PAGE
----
– Dave
    Jun 23, 2020 at 15:25
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    $\begingroup$ Regarding the "widespread" part: accuracy is probably the most widespread classifier evaluation measure, which doesn't stop it from being crappy. $\endgroup$ Jun 23, 2020 at 15:25
  • 3
    $\begingroup$ Here is a sampling of Frank Harrell on (AU)ROC. $\endgroup$ Jun 23, 2020 at 15:31

1 Answer 1


Seeing those quotes out of context, they seem extreme.

If there is a clear boundary between the predictions, then the model has done a good job of distinguishing between the two categories. If there is a clear area where predictions correspond to one category and another where predictions correspond to another category, but there is an ambiguous area between them, then the model has done less of a fantastic job of separating the categories. If the predictions corresponding to the categories are basically on top of each other, then the model does a poor job of distinguishing between the categories.

This is exactly what ROC AUC measures, the extent to which the predictions are separated by group.

Look at how good of a job it does at describing the separation in the plot below.

AUC and KDEs

ROC AUC is not without its flaws, such as those discussed by Frank Harrell, but it seems clear to me what the AUC measures and that it increases as something desirable happens.

# To reproduce the KDE plots with the ROC AUC

N <- 1000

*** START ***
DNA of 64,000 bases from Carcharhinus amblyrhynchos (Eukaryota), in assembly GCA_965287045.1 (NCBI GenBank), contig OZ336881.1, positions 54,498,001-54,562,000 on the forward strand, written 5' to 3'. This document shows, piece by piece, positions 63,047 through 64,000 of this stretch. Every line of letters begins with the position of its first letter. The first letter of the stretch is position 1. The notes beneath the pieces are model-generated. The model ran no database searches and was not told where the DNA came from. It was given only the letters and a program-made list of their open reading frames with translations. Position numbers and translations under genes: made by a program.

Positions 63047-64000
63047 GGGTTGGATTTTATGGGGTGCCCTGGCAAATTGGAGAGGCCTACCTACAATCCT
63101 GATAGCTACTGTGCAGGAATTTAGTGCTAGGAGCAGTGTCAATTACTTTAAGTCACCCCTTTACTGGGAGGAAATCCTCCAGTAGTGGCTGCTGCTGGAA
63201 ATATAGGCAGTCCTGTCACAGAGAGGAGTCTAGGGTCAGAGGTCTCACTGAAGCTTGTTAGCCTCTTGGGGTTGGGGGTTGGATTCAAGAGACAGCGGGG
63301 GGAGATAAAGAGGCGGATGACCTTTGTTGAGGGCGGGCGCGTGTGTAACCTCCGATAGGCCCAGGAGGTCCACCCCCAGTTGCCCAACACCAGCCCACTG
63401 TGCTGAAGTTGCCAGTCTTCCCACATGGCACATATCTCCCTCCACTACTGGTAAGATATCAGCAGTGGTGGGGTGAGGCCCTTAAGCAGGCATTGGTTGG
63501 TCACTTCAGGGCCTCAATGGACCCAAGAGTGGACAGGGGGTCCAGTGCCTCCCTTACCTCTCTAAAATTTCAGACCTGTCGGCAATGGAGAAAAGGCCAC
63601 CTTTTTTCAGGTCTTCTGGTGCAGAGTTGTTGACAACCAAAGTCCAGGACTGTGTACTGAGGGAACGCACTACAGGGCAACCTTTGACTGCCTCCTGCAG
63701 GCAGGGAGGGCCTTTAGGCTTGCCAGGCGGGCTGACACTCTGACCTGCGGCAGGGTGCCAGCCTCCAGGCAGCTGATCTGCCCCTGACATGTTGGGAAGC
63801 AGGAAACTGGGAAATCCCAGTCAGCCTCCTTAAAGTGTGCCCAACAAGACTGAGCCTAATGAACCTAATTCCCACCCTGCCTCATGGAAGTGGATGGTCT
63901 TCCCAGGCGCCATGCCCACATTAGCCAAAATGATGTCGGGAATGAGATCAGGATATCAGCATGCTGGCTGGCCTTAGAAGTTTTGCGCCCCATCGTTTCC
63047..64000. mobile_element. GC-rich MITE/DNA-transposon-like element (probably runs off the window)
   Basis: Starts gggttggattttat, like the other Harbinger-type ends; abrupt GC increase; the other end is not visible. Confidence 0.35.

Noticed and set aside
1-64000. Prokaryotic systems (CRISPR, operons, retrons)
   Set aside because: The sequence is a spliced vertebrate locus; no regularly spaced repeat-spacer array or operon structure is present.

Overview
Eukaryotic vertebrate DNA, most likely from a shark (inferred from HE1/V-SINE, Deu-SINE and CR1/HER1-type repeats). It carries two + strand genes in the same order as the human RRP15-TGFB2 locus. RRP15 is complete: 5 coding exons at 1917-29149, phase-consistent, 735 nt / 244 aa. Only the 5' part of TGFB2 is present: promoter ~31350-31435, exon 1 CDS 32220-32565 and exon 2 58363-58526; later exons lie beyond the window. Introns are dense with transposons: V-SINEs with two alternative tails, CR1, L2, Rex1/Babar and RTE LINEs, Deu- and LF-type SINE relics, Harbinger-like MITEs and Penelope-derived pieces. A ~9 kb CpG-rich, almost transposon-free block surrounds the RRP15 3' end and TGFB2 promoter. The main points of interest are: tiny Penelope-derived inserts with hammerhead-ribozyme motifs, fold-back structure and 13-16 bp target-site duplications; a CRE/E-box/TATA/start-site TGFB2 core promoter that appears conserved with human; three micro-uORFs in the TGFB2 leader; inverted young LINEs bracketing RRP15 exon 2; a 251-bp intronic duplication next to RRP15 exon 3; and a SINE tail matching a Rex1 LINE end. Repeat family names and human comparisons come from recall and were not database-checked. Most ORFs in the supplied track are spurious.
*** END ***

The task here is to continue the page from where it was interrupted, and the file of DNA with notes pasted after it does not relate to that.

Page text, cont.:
p1 <- c(runif(N, 0, 0.35), runif(N, 0.65, 1))
y1 <- c(rep(0, N), rep(1, N))
p2 <- rbeta(2*N, 1/2, 1/2)
y2 <- rbinom(2*N, 1, p2)
p3 <- rbeta(2*N, 1, 1)
y3 <- rbinom(2*N, 1, 0.5)
d1 <- data.frame(
  Category = as.factor(y1),
  Predictions = p1,
  group = paste("AUC =", round(pROC::roc(y1, p1)$auc, 3))
d2 <- data.frame(
  Category = as.factor(y2),
  Predictions = p2,
  group = paste("AUC =", round(pROC::roc(y2, p2)$auc, 3))
d3 <- data.frame(
  Category = as.factor(y3),
  Predictions = p3,
  group = paste("AUC =", round(pROC::roc(y3, p3)$auc, 3))
d <- rbind(d1, d2, d3)
ggplot(d, aes(x = Predictions, fill = Category)) +
  geom_density(alpha = 0.25) +
  facet_grid(rows = vars(group)) +
  • $\begingroup$ See fharrell.com/post/addvalue for measures that are more sensitive and easier to interpret. The gist of the serious problem in comparing AUROC is that it is equivalent to comparing two Wilcoxon rank statistics which is a no-no. E.g. you don't compare a Wilcoxon statistic comparing groups A and B with one comparing A and C to get a comparison of B vs C. $\endgroup$ Sep 3 at 12:03
  • $\begingroup$ @FrankHarrell It seems like it would be a comparison of A vs B and A' vs B'. The models will (probably) give different predictions for each group, not just for one of the groups. $\endgroup$
    – Dave
    Sep 5 at 8:17
  • $\begingroup$ The analogy I was using was a comparison of 3 treatments where one tried to learn about B-C by subtracting two comparisons instead of doing the obvious head-to-head comparison. When comparing prediction models AUROC doesn't do the right head-to-head comparison. Contrast that with these methods. $\endgroup$ Sep 5 at 11:43